10. Duke Long is everywhere, is amusing, passionate about real estate tech, and likes brown liquor.

You can download QuantumListing by clicking here.

Want to learn more about what QuantumListing does and how to use it? Then, have a look at this.

Beautiful Weekend, Bad Haircut – Life’s Like That

Bad haircut, what bad haircut?

The weather here in Westchester County has been beautiful, cool in the morning and evenings, warm and cloudless during the day. Yesterday, I went to the Pleasantville Barbershop to get my hair cut and beard trimmed. Yes, it is open on Sunday. Usually my wife Sara performs these services for me; there’s not much hair on top, and she enjoys the sculptural activity of trimming the beard. Last time I went to the barber, the old guy did a great job. This time, he did the opposite of what I wanted. I asked for my hair to be short, leave the beard long, and blend it where they meet. That’s how it started, not how it ended. Oh well. Hair grows back. There was a lot of comedy (and probably a few posts to Instagram – see photo above) generated by my kids when I got back home, and I’m happy to share the details, but that’s not the point of this post.

Rolling out QuantumListing is like this beautiful weekend with a bad haircut. I’ve had a lot of really nice interchanges with people I have not met in person yet, such as Dave from New Dirt, Linda Day Harrison at The Broker List, Michael Beckerman at The News Funnel, Mariel Ebrahimi at DisruptCRE, and Duke Long from the Duke Long Agency and to name just a few. They have freely offered encouragement and good advice. One of the highlights of my weekend was an email from Mariel telling me she overheard a discussion at DisruptCRE Miami in which people were talking about listing platforms and someone mentioned QuantumListing. That was the first independent sighting of which I’ve gotten a report!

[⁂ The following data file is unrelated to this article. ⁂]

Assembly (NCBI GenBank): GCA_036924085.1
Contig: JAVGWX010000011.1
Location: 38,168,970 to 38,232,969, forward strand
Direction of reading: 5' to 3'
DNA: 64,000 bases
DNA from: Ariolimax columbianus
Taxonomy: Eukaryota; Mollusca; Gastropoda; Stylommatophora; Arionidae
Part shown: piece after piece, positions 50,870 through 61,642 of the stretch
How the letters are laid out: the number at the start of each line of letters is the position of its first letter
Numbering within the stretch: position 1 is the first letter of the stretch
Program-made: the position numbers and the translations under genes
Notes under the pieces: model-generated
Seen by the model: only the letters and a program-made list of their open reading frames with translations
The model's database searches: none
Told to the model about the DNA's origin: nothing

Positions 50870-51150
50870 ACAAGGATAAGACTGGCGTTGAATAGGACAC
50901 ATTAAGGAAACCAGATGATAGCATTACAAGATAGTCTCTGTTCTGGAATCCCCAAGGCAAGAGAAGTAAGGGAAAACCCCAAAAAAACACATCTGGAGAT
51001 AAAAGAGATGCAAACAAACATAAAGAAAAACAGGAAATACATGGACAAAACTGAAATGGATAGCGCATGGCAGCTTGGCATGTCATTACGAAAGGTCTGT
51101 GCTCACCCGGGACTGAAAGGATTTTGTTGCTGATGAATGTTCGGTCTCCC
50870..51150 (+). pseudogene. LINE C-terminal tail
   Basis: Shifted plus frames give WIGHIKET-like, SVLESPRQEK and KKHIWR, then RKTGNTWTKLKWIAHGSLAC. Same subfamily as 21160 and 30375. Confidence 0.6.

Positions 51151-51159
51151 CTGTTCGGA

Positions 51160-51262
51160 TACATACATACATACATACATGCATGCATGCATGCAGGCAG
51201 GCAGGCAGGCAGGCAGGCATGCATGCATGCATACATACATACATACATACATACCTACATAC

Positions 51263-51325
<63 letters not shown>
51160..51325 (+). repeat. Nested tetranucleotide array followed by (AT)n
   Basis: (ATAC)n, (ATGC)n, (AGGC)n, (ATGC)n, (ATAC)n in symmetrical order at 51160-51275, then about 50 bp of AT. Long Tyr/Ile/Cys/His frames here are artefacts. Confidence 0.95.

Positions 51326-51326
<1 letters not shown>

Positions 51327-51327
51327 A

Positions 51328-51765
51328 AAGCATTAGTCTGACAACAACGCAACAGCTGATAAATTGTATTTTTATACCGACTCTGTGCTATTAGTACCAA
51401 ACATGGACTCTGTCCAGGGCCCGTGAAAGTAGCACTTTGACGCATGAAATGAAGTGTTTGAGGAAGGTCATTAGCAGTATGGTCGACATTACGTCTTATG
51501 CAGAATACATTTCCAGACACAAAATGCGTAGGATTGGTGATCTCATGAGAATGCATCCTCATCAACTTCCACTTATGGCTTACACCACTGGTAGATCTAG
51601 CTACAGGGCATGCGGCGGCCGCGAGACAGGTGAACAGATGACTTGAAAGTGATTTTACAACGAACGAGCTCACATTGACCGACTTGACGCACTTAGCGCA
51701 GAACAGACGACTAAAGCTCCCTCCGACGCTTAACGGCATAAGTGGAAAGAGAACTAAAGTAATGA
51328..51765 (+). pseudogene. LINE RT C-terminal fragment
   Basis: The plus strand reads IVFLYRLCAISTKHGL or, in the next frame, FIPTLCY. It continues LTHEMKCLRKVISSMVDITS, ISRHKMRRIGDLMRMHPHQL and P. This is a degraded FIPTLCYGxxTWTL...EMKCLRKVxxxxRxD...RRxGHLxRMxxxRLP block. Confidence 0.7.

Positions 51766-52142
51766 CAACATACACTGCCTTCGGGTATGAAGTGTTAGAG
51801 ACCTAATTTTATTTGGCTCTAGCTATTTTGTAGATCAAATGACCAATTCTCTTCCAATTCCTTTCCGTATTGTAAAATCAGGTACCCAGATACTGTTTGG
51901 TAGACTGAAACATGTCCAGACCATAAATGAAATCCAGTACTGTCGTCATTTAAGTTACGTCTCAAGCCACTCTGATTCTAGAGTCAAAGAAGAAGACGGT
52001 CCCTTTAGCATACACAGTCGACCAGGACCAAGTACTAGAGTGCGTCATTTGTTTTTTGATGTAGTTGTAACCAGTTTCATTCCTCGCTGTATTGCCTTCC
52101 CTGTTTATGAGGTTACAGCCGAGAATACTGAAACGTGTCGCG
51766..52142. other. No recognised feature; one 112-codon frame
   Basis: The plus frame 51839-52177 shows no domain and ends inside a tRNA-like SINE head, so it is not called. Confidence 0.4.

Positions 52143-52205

Most of the time, though I feel like I am shouting into a well. I make cold calls, send cold emails, send email blasts, blog, tweet, post to Facebook, etc. There’s just enough response to keep me going. Fortunately, with 29 years experience in real estate, I am equipped for this. I remember that first year at N. Peter Burton, Westchester Co. I made lots of cold calls and did plenty of foot canvassing. I still remember the excitement of getting a positive response from my first customer. When I learned that it was a division of Texaco, that added another thrill, undiminished by the fact that it was only a 1350 square foot deal.